Pulling the pack, knowing that as soon as the downhill approaches that I’d hopefully sit in and behind. Getting there and letting them pass me, for me to assume my position. Challenge against myself now, keep that mental grind going. Flying down Hound Hill, loosing my legs and letting them fall. Taking it easy and not panicking with the rush of it all. Hitting Haverlands Lane before I even could begin to think. Rolling out onto the flat now, if you’re ever going to fade in this race. It would be here, it’s a nice road, it’s easy to get lost in your surroundings and forget where you’re racing. The South Yorkshire Road League runs along here, many Gareth Cooke training runs, come along here. It’s easy to forget I’m racing. Head in the zone and taking it as we go. Sweeping around the bend and approaching the tree cover, rain had started to stop, ish. My head was loosing a bit of focus and race made flicked off momentarily. Sitting back and relaxing, like I’m out for a gentle stroll! Getting to the bend near the TPT car park, seeing Naomi Biddlestone out supporting, quickly reminded me that I’m in a race! Kicked on and got my head and body ready for the climb that is to come. Passed Wigfield farm, still had sights on the leading 4. Knowing that if I could make some ground on them on the climb, I might still stand some sort of chance. Head up, shoulders back and took it in my stride, hitting the climb with confidence and approaching it with a positive mindset. Absolutely adamant that it was going to be my best climb yet. Making my way up, surely and making some ground ever so slightly on the group in front. Ground that I lost when I switched off. Counting the bus stops off as I made my way up this quad burner!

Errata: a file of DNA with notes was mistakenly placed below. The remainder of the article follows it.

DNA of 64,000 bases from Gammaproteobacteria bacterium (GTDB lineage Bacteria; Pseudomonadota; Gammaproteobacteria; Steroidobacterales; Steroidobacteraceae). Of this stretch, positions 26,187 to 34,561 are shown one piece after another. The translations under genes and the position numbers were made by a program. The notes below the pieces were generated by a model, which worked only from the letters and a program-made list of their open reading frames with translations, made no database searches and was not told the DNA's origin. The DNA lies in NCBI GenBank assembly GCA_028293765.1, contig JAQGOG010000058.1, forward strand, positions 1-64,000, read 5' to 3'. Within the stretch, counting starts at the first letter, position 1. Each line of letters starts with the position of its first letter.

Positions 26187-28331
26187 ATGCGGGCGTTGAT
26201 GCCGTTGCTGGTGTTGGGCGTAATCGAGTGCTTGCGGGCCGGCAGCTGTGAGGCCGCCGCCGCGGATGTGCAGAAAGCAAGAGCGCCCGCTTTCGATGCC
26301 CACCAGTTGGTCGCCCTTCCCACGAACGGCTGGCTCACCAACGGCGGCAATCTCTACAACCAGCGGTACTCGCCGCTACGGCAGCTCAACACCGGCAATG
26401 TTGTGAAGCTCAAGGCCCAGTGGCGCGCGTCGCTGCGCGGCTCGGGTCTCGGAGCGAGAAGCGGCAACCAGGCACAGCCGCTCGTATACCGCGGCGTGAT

They were going down with ease, feeling really strong and able. Got to the bend at the top and began to sprint for the small flat section before the climb truly finishes at the top of hound hill again. Clocking my lap in 15:38. Double it and I’d be chuffed. But this is the Ward Green 6 fatigue, lactate and pain has set in, just in time for round 2.

Cheeky little nipple slip!

Back down I go, flying down Hound Hill. Seeing the lead pack fragment so slightly and gaining some confidence from that. Pushing my body as much as I could. Just to loosen my legs in time for the next climb! Hitting Haverlands a little more experienced than before. Didn’t switch off this time. Felt strong and felt comfortable. Grinding out the mile and a bit on here. Looking at bits I recognise, ticking them off as I go. Loving the race and the place. Driving forward, splashing through the remaining puddles and enjoying the occasion. In hindsight, even though I didn’t switch off this lap. I was 6 seconds slower than my first according to Strava. Probably enjoyed puddle splashing a little too much. Anyway, approached Wigfield Farm and felt under control of my race, feeling confident that I would at least PB for the course. Confident that I’d set myself a great marker for next year. The climb, attack it even quicker than I did before. David Brooksbank was on the tail bike, giving me the prediction of 32:59. Secretly I wouldn’t be happy with that, it’s not a big enough target. Kicked on some more, to see Naomi, who had roped Gail Colville and Kevin Wood into her cheer squad. Cracking job. Ticking the bus stops off again. Seeming to go a little quicker this time around. Then left myself a short burst of energy at the top, I was right, I was quicker. 1 tiny little second quicker, the second time around. Happy with that. That’s a win in my eyes! Approaching the flat bit now and finish line in complete sight, would Brooksbank be right?

5th Place and on my watch, 32:17. In true fashion, a true target for 2019 set. We’ll have to see what it brings now, won’t we? Taking nearly 2 minutes off of my Ward Green course PB, in the process, knocking it down from my 34:08 in 2017. 5 and half minutes since I first started in 2013. It’s a patience game this running thing.

Strava Link

Splits for the race

With one official race left of 2018, for me. It’s been a great year, hasn’t it? But all we’ve all been doing is building some even better foundations for the year to follow. The project is ourselves, seeking to gain whatever we want out of the wonderful sport of putting one foot in front of the other. You can only get better by doing exactly that.

Just Keep Running!